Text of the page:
Rather than simply squeezing the current Google Smart Displays into a smaller package, the Lenovo Smart Clock has been built to be an alarm clock first and foremost, which makes it easier to use and better suited for its primary function. When you need smarts, the full Google Assistant gives you the same range of controls as with other smart speakers, although the touchscreen display feels underutilised at times. For those that want a smart assistant for the bedroom but don't know where to put it, this is a great choice but a few limitations may make it unsuitable for some.
- Works well as an alarm clock
- Neat looks and small body
- Works well as a smart assistant
- Display feels underutilised
- Some features missing from full-size Smart Displays
- Review Price: £79
- Google Assistant
- 114 x 80 x 79mm
- 802.11ac Wi-Fi, Bluetooth
- 1x 1.5-inch speaker, 2x passive radiators
- 4-inch, 800 x 480 touchscreen
It’s mostly succesful, too, ably replacing what you’ve got with a smart device. Rather than shrinking down the interface for the existing smart displays, such as the Google Nest Hub, the Smart Clock runs a tweaked and updated operating system designed for the smaller screen, and to work well as an alarm clock first and foremost.
Lenovo Smart Clock – What you need to know
- Sound quality – A single small speaker is loud enough for voice replies and alarms but not great for music.
- Screen quality – The screen is small but viewing angles are great, and the resolution is good enough for streaming security camera footage and getting a bit more information.
- Usefulness – It’s a great alarm clock and has some useful on-screen information, but in many cases, the display feels underutilised.
Related: Amazon Echo vs Google Home
The Lenovo Smart Clock looks great and is just the right size
The most important thing for a device that’s designed to sit on your bedside table is that it’s the right size. Lenovo has nailed this with the Smart Clock. With its 4-inch screen, the Smart Clock is no larger than a regular digital clock. The body sticks out a little further (it’s 79mm deep) than a regular clock, but I didn’t find it hard to accommodate the clock on my bedside table.
The design is lovely, too. Fitted out with soft-touch grey cloth, the Smart Clock looks stylish and modern without going over the top. As such, the result is that the Smart Clock just looks like a really smart and modern alarm clock.
Lenovo has tried to make the clock as practical as possible, too. On top, you get the volume up and down buttons, controlling how loud the Google Assistant is. There’s a physical microphone mute button on the rear, too, so you can turn the microphone off for privacy.
On the rear, you get a USB port for charging your phone. It’s not the most powerful of ports, but that’s less important overnight, and the option at least means that you can keep down the clutter. The power also plugs in at the back. Annoyingly, Lenovo has used a power adaptor that’s wide and sticks out to the right. This means that it can obscure further plugs on a multi-plug, so you may need to do a bit of replugging.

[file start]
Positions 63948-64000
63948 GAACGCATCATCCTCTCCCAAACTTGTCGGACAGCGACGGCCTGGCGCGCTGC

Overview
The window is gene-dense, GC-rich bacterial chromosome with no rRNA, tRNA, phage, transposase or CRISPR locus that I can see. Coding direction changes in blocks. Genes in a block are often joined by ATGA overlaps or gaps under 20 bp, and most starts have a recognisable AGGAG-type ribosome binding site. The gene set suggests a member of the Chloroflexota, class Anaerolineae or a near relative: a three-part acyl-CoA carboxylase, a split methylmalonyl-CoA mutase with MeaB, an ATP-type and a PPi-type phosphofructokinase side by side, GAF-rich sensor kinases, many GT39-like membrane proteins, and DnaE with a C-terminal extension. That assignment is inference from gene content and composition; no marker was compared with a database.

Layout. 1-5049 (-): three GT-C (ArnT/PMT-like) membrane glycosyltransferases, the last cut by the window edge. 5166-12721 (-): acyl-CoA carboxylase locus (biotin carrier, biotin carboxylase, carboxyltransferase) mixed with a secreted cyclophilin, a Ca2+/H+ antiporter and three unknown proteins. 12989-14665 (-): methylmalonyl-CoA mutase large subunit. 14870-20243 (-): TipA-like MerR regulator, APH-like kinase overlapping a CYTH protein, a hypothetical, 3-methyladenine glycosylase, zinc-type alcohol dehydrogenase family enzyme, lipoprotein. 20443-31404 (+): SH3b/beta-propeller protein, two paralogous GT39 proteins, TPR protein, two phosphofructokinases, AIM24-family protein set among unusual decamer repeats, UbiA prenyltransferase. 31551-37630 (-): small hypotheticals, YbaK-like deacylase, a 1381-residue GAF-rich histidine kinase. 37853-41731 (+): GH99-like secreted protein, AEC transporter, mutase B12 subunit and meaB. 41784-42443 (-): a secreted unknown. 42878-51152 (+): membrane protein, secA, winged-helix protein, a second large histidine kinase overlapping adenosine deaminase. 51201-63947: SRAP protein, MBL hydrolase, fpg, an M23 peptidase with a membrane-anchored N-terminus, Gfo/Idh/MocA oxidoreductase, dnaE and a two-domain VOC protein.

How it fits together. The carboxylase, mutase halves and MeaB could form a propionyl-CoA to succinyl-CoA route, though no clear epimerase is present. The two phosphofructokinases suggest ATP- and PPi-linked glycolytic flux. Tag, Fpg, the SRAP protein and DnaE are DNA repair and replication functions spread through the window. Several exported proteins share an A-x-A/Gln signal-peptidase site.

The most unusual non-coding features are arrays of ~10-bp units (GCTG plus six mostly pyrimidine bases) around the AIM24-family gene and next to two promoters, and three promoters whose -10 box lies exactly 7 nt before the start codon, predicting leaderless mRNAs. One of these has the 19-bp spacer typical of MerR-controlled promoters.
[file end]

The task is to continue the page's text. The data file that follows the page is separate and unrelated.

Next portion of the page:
The Lenovo Smart Clock works brilliantly as an alarm clock although it misses a couple of obvious features
First and foremost, the Lenovo Smart Clock is an alarm clock, so it has to act like one. To do this, the Smart Clock simply shows a clock as its default screen. It’s the right choice, as you can immediately see the time clearly. There’s a choice of clock faces available from the menu, so you get some customisation.
When you select a clock face, you can choose whether you want to show the temperature, and you can turn on the home screen ticker, which will show you reminders, alarm suggestions and other things from the Google Assistant. Try it and if you find it annoying, turn it off and return to the standard screen.
Clocks can be set for light or dark mode, and you can set an option so that they change mode automatically based on the ambient light. There’s an additional setting that changes any colour clock faces to monochrome in low light. Finally, automatic brightness makes sure that your display isn’t too bright.
You can set the night mode schedule, where the clock won’t send you notifications outside of alarms, via the Google Home app, but you can’t do this via the clock itself, which is a little annoying. The app also lets you adjust volume, although the physical controls or voice commands are easier to use.
Combined, the settings work brilliantly. During the day, you can quickly see the time; at night, the clock face dims so that it doesn’t keep you awake, but you can still see the time if you wake in the night and glance over.
The next most important thing that you want from an alarm clock is a way of setting alarms, and this has been revamped for the Lenovo Smart Clock. If you tap the screen, you can see a list of your current alarms and then toggle them on and off, which makes them far quicker to see and edit than with either the Google Home or Google Nest Hub.
You can set a new alarm from this screen, although you can also use your voice, which may be easier. No matter which method you use, once an alarm is set, you get a few additional settings. First, you can choose to repeat the alarm on the days that you select, and you can also adjust the alarm tone if you don’t like the slightly annoying default.
It’s a shame that there’s no option to wake up to a specific radio station or to listen to a favourite track instead – both are quite obvious features for a smart alarm clock.
There’s an option to turn on the Sunrise alarm: 30 minutes before your alarm goes off the Lenovo Smart Clock will slowly increase the brightness of the display to help wake you, similar to a wake-up light. Well, in theory, as the Smart Clock’s screen is nowhere near bright enough to work properly, so I ended up leaving this feature off.